SAN ANTONIO -- Representatives from local, federal, state, civic and business communities, the educational and sports communities, with Army leaders and recruiters gathered for a banquet Sept. 23 at the Petroleum Club rededicating the two-year-old San Antonio Community Action Committee.

Lt. Col. George Sarabia, commander, San Antonio Recruiting Battalion, said during his opening remarks, "When I first heard about the Army's efforts to reach out with local communities I was still in Iraq. When I first arrived here in San Antonio, I saw it was really happening and all I am trying to do is to continue to make great things happen as the Army works with community leaders to help outreach to our communities."

"We call ourselves SACAC, and the key word is action,' said retired Army Col. Olin Findley Brewster, chairman.

"We are trying to become more action oriented; more objective driven where we can accomplish more things to assist our recruiters in their area and help them to do their jobs."

Brewster said the committee was divided into four subcommittees.

The business/military subcommittee, chaired by Marty Bartlett, president/CEO, Tri-Starr Personnel, provides a speakers bureau where people are available for recruiting events, provide the civilian perspective and support for recruiting battalions.

The business/military subcommittee also developed a program where a business agrees to partner with one of the 15 local recruiting stations and visits with or assists in whatever the station might need.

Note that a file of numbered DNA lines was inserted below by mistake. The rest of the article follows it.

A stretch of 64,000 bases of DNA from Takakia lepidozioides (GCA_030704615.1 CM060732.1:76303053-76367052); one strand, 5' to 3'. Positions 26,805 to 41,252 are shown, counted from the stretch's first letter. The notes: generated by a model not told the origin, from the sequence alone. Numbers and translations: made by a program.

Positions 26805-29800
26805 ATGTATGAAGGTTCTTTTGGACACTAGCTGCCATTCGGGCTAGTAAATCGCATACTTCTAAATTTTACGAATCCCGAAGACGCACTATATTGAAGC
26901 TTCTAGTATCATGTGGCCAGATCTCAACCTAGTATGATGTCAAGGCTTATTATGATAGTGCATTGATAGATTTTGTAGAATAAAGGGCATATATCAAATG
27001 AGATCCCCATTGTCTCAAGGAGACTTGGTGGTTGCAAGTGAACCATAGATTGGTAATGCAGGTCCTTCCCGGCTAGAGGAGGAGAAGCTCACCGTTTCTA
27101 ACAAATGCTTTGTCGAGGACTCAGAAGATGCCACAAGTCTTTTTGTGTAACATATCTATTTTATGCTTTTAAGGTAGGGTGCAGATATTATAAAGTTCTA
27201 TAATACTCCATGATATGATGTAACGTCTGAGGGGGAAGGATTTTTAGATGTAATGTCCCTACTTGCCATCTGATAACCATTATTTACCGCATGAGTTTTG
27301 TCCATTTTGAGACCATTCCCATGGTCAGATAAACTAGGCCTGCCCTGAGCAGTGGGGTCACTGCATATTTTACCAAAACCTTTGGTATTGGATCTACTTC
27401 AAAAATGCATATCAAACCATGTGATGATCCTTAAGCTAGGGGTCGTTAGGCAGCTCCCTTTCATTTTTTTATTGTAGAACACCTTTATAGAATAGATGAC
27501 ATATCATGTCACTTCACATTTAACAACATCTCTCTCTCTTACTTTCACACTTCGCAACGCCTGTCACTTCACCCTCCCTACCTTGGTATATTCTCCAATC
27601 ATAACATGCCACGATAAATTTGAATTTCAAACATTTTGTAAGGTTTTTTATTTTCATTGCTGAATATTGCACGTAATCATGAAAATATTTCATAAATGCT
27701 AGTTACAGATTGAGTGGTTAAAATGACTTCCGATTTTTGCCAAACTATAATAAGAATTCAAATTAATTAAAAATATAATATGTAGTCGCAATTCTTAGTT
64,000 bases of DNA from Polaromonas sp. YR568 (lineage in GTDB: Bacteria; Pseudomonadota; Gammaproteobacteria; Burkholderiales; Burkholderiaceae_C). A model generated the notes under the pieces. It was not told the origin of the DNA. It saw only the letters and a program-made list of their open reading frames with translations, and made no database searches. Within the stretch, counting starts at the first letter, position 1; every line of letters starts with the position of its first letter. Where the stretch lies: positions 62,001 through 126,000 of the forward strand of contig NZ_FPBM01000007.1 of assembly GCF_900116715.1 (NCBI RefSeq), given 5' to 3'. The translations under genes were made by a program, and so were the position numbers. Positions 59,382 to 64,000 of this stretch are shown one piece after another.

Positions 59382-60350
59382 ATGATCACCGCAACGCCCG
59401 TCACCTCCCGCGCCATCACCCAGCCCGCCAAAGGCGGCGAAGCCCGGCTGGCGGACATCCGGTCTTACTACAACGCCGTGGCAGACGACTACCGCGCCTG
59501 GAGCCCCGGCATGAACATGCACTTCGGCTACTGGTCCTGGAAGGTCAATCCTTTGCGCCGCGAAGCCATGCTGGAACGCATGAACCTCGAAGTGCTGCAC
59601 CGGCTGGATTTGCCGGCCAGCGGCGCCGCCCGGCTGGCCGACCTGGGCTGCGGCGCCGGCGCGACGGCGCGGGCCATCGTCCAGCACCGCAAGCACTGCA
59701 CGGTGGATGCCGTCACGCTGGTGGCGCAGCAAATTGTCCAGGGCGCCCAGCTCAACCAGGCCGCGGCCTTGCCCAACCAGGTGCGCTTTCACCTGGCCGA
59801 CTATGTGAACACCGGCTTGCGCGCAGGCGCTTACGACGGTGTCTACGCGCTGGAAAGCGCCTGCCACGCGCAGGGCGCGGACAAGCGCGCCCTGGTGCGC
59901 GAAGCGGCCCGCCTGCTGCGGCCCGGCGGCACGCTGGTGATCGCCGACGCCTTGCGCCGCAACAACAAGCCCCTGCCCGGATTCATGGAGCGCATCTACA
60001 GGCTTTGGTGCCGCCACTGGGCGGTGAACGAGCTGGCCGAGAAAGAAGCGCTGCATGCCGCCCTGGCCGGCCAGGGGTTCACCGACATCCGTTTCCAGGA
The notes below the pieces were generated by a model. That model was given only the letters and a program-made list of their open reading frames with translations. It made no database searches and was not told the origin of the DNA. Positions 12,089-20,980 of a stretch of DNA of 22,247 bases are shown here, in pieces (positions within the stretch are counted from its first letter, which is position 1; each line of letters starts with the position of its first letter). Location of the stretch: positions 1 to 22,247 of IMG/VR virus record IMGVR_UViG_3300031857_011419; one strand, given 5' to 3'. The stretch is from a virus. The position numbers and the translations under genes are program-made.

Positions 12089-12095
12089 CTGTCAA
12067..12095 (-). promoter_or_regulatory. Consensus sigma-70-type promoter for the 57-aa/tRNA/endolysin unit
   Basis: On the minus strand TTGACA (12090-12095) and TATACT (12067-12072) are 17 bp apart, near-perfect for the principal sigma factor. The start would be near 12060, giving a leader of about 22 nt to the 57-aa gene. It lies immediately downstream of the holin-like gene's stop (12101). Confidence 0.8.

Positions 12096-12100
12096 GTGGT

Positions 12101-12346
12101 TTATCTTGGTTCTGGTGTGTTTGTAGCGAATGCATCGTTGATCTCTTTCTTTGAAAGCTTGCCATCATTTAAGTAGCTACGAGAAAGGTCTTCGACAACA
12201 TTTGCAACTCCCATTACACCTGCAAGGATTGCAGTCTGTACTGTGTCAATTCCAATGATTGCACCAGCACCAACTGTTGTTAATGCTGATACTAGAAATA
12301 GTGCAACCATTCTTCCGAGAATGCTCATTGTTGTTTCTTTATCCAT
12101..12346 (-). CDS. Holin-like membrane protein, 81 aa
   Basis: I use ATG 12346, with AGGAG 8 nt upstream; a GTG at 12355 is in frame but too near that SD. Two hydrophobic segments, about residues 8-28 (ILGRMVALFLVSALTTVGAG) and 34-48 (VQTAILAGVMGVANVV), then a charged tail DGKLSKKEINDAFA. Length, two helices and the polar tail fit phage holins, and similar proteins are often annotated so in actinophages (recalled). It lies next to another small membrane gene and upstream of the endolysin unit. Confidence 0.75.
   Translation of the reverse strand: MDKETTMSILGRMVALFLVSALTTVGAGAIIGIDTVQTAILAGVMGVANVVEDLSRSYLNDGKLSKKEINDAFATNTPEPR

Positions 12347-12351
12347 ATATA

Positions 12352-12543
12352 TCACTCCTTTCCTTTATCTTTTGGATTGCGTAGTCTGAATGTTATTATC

The education subcommittee, chaired by Dr. Cyndi W. Porter, virtual dean, University of the Incarnate Word, gets the word out about educational programs offered by the Army.

This committee hosts an annual breakfast for school counselors as an opportunity for the Army to present its educational programs that are available to the public.

The sports subcommittee, chaired by Katie Karuse, San Antonio Spurs and Rampage, works with the Army to host various sports activities in the local area for future Soldiers.
The community subcommittee, chaired by Janice Ricks, encourages people to become a part of the SACAC.

"The most rewarding thing about this group is to be in the company of the men and women in uniform," Ricks said.

Sarabia said we all have a lot in common.

"We want our high school kids to graduate from college, whether they go into the Army or not, be physically fit, and we know nationwide it is a challenge. We know the Army can help. We want our kids to stay out of trouble - in the Army we call it the Army values."

"We are helping people in Iraq. We are helping people in Afghan-istan, in the horn of Africa. We are helping people in Columbia. Why aren't we doing more here in our own backyard' And that, is what you, community leaders do on a regular basis."

Sarabia said there are three goals he requests from the SACAC activities.

First, find out what is going on in the community - known as situational awareness in the Army - and get involved. Second, create advocates in the community spreading the word about Army programs. Third, help resolve issues, Sarabia said.

Retired Army Command Sgt. Maj. Martin Wells, keynote speaker, said, "America's Army must maintain a steadfast presence in our nation and other nations committed to the ideals of freedom and democracy. I am speaking about your Army and its place within our society.

"America's military forces are regarded as the most respected in the hearts and minds of the American people," Wells said.

Wells currently serves as the Army Reserve Ambassador Strategic Outreach Coordinator for the 81st Regional Support Command at Fort Jackson, S.C.

Sonny Melendrez officiated as master of ceremonies.

Recruiters Master Sgt. Christopher Stovall delivered the invocation and benediction, and Sgt. 1st Class Michael Minner sang the national anthem.

The ceremony included a special "Salute to Our Nation" narration by Wells as patriotic pictures were accompanied with music for backdrop.